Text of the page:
Because I am a dumbass, I forgot to take pictures of this project while I was working on it. But sometimes, there's something even better than a picture of a finished sewing project on a hanger. What is it? A finished sewing project on a person!
Meet my friend Emily. Or should I say, Rev. Emily.
That's her at her ordination service late last month. And that lovely green number she's wearing around her neck? That's the stole I made for her as an ordination present. Green happens to be her favorite color and it's also the liturgical color for ordinary time, which is a hefty chunk of the liturgical year. (Non church geeks click here to find out what the hell I'm talking about.)
Anyhoodles, since I love Emily and she is 800 percent fabulous, I knew I wanted to make a stole for her big day. I didn't use a pattern, but if I make another one, I'll tweak it a bit so it wasn't so wide. The hardest part was getting the stole to lay flat along the back, so I borrowed a bunch of stoles from my pastor friend and tried to figure out what worked best. (BTW, I have a lot of minister friends. And seminary friends. And yet I have the world's foulest mouth. They love me anyway, because that's the kind of people they are.)
Here's a strangely cropped picture showing Em serving communion to her hubby. Note the pretty back of the stole. Say it with me: Ooooh. Pretty.
And here's an even more strangely cropped picture showing the full stole. It's a little rigid because I put interfacing on both sides, but I hope once it gets a few washings that it softens up a bit.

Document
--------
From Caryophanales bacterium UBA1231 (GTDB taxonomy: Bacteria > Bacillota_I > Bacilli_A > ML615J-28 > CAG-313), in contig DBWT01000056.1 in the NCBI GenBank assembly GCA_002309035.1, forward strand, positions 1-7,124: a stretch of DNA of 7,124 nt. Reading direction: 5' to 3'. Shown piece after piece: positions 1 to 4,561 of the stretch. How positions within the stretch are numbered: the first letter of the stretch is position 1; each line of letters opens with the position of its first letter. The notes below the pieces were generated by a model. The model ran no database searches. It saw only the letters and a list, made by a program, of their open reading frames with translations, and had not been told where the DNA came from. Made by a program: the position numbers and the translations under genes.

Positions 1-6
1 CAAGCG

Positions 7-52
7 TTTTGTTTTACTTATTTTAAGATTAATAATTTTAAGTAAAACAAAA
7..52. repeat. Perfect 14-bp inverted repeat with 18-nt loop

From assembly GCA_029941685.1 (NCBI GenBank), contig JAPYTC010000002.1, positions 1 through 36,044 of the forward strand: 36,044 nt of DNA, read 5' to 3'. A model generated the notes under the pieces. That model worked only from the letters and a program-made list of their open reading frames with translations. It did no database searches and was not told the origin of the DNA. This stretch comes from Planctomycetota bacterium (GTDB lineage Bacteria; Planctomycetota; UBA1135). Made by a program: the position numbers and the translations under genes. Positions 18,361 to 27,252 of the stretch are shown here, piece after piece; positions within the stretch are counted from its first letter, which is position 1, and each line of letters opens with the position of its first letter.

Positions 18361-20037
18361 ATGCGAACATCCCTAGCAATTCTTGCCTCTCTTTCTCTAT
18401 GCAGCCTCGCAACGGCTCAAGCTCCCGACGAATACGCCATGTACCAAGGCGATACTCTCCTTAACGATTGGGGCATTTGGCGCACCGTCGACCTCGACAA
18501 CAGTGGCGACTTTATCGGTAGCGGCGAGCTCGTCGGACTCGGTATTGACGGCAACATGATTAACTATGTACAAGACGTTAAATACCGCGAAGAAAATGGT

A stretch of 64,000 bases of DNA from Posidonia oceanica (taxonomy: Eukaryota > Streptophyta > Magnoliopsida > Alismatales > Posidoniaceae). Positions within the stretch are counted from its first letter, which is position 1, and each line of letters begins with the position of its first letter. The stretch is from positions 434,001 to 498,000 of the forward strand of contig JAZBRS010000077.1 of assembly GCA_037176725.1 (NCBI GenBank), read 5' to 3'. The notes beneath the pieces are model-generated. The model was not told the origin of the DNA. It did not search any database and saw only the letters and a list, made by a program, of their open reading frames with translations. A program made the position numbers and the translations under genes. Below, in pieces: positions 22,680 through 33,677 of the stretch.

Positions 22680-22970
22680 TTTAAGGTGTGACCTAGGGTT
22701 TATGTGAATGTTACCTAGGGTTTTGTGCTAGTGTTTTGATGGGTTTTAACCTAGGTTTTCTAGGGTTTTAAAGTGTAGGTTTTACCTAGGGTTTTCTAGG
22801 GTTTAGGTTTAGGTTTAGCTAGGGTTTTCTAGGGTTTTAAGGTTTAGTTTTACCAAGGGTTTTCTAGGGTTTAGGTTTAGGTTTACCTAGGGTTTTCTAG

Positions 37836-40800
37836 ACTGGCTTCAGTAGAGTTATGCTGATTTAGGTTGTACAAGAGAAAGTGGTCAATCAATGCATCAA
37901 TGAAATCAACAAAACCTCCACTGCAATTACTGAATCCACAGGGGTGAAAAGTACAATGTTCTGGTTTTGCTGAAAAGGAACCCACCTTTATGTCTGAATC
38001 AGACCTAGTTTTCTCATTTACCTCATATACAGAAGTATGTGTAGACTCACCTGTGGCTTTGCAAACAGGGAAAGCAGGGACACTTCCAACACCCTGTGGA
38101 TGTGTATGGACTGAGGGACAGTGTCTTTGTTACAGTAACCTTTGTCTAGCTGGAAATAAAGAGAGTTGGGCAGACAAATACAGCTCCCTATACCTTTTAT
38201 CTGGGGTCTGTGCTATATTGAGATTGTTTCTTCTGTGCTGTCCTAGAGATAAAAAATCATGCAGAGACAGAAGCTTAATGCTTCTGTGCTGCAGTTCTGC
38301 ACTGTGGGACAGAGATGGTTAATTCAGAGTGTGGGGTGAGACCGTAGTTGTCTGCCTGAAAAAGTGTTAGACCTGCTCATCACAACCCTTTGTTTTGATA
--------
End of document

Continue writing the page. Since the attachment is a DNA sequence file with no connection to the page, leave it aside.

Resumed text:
Even though I forgot to take pictures of the project (and here's where I should give a shoutout to Emily for letting me use her pictures of the blog, since I am a horrible friend and missed the whole service because I was drinking mai tai's on the beach in Hawaii), I had a ton of fun making it. It actually was a pretty simple project and I love the idea of making something for clergy who aren't into the standard stoles that are a) heavily brocaded and look like they were made with my grandmother's old draperies or b) look like they should be accompanied by Birks and a rousing chorus of Kumbaya. (Not that there's anything wrong with that.) I really hope I get to make some more!
It's hard to see here, but there's a smattering of stuff from different designers including Denyse Schmidt, Amy Butler, Anna Maria Horner and Art Gallery Fabrics in there. I used mostly fat quarters and lined the back with two different Amy Butler prints.
Woot! And, may I be one of many to say congrats Rev. Emily! I'm so proud of you!